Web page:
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01-19-2021

Application of the brightest synchronous light source on Earth

Application of the brightest synchronous light source on Earth - the Museum and the National Synchrotron Radiation Center signed a memorandum of cooperation.

 

What will be the brilliant scientific sparks when the brightest Synchrotron Radiation Center cooperates withTaiwan's most abundant collection of specimens in the Museum?

 

The National Museum of Natural Science has 19 specimen collection rooms, 1.58 million precious items, and more than 60 researchers in the Museum working day and night in the fields of animal, plant, geology, anthropology and other professional fields of deep research. In addition to improving the research contents of various professional subjects, the Museum is more active in breaking through the limitations of experimental facilities. Right after the introduction of the “Focus Overlay Automatic Microscope System” (TORI FOCUS) independently developed by the Taiwan Ocean Research Institute (TORI) of National Applied Research Laboratories in 2020, which can automatically take pictures with different micro-focal lengths; solving the problem that a single focal length can only take a clear focus image of the specimen, the Museum and the National Synchrotron Radiation Research Center (NSRRC) signed a memorandum of cooperation on January 19, 2021 to apply the brightest synchrotron light source on Earth into the research work. It can overcome the limitations of existing research methods without harming precious specimens, and see more of the mysteries of nature and science.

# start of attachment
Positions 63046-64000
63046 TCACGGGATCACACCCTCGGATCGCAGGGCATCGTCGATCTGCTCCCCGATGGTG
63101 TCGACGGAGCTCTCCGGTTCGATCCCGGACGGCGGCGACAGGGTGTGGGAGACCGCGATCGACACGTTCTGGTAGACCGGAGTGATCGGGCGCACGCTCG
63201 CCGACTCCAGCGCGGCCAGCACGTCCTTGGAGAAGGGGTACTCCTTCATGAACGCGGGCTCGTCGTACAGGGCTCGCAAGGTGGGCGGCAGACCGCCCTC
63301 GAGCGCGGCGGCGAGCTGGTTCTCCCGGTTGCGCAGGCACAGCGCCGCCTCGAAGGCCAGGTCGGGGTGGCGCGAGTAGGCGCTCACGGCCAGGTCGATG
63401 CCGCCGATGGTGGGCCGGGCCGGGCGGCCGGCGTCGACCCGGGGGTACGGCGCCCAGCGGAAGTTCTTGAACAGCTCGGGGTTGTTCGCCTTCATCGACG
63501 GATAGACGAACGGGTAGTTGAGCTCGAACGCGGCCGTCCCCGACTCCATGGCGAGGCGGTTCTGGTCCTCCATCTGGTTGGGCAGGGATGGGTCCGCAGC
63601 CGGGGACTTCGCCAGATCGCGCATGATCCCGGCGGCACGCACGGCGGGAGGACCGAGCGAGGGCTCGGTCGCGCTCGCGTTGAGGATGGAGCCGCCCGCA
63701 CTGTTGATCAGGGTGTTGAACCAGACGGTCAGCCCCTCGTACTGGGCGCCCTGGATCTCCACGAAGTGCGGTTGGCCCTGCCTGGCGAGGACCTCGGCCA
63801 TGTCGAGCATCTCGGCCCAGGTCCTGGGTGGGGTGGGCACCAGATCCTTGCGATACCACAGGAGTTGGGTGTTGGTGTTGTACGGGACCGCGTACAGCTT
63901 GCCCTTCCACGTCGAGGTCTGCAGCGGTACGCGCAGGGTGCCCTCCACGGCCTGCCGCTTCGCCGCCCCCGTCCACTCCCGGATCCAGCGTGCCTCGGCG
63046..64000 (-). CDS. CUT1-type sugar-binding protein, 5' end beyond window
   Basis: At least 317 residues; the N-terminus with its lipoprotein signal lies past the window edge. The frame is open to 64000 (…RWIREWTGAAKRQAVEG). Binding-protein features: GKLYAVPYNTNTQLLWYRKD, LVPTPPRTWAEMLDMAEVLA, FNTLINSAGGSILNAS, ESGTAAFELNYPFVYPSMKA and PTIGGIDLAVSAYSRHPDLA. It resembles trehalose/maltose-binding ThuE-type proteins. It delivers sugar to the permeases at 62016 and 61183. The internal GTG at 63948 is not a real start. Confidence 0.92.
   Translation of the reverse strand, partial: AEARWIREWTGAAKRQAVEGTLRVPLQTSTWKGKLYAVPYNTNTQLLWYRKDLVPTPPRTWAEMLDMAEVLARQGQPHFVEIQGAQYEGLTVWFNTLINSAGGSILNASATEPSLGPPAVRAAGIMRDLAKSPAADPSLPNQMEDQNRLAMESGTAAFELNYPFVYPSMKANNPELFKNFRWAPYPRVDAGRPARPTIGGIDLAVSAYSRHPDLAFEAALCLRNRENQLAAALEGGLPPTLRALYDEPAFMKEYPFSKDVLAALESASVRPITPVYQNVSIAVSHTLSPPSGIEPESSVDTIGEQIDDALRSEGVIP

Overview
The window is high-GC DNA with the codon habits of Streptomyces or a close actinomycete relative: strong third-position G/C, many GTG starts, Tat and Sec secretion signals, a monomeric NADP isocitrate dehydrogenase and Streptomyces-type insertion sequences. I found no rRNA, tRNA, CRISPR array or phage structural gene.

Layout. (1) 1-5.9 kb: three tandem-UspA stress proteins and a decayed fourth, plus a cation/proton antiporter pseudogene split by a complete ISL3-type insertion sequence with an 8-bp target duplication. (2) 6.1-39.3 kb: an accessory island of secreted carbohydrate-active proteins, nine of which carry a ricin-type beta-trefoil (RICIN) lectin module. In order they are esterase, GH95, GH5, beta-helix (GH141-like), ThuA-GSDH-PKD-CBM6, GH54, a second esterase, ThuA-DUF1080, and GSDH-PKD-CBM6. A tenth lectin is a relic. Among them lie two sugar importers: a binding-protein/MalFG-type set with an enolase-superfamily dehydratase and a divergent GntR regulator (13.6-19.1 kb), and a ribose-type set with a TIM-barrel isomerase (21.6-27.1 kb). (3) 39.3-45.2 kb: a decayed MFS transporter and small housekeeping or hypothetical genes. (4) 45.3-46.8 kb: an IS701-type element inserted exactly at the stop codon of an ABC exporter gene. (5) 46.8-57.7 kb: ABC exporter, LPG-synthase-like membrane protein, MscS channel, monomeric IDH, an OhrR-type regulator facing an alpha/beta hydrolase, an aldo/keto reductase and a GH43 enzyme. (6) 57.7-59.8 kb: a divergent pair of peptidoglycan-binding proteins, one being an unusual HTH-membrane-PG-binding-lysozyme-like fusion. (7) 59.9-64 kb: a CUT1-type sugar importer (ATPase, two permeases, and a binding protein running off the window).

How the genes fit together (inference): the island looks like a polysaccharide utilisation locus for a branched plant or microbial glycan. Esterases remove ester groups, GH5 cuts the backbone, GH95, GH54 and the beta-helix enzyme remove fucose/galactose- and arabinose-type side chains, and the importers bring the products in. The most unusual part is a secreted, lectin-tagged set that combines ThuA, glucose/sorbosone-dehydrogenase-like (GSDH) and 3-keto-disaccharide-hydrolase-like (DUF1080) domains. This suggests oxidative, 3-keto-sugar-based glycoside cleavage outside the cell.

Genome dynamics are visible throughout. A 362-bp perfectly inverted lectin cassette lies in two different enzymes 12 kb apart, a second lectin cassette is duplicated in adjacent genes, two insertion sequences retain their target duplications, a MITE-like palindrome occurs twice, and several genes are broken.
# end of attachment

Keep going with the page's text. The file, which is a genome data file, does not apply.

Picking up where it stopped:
The major promoter of this cooperation, Huang Wen-San, deputy director of the National Museum of Natural Science, has not changed his scholar's enthusiasm, and can't wait to borrow more than 40 kinds of flying lizard specimens not found in Taiwan from foreign research institutions, and will use the experimental facilities of the National Synchrotron Radiation Research Center to studyevolution process of the flying lizard's membrane. Dr. Yang Zi-rui of the geology group also said that the Museum has Burmite formed during the Cretaceous period, which can be deeply studied through synchrotron light sources to understand the physical and chemical changes in the process of fossilization of the biological remains in the amber, and even the amino acids and other organic matters preserved in the remains of these organisms can also be analyzed to gradually reconstruct the appearance of ancient organisms.

the Museum and the National Synchrotron Radiation Center signed a memorandum of cooperation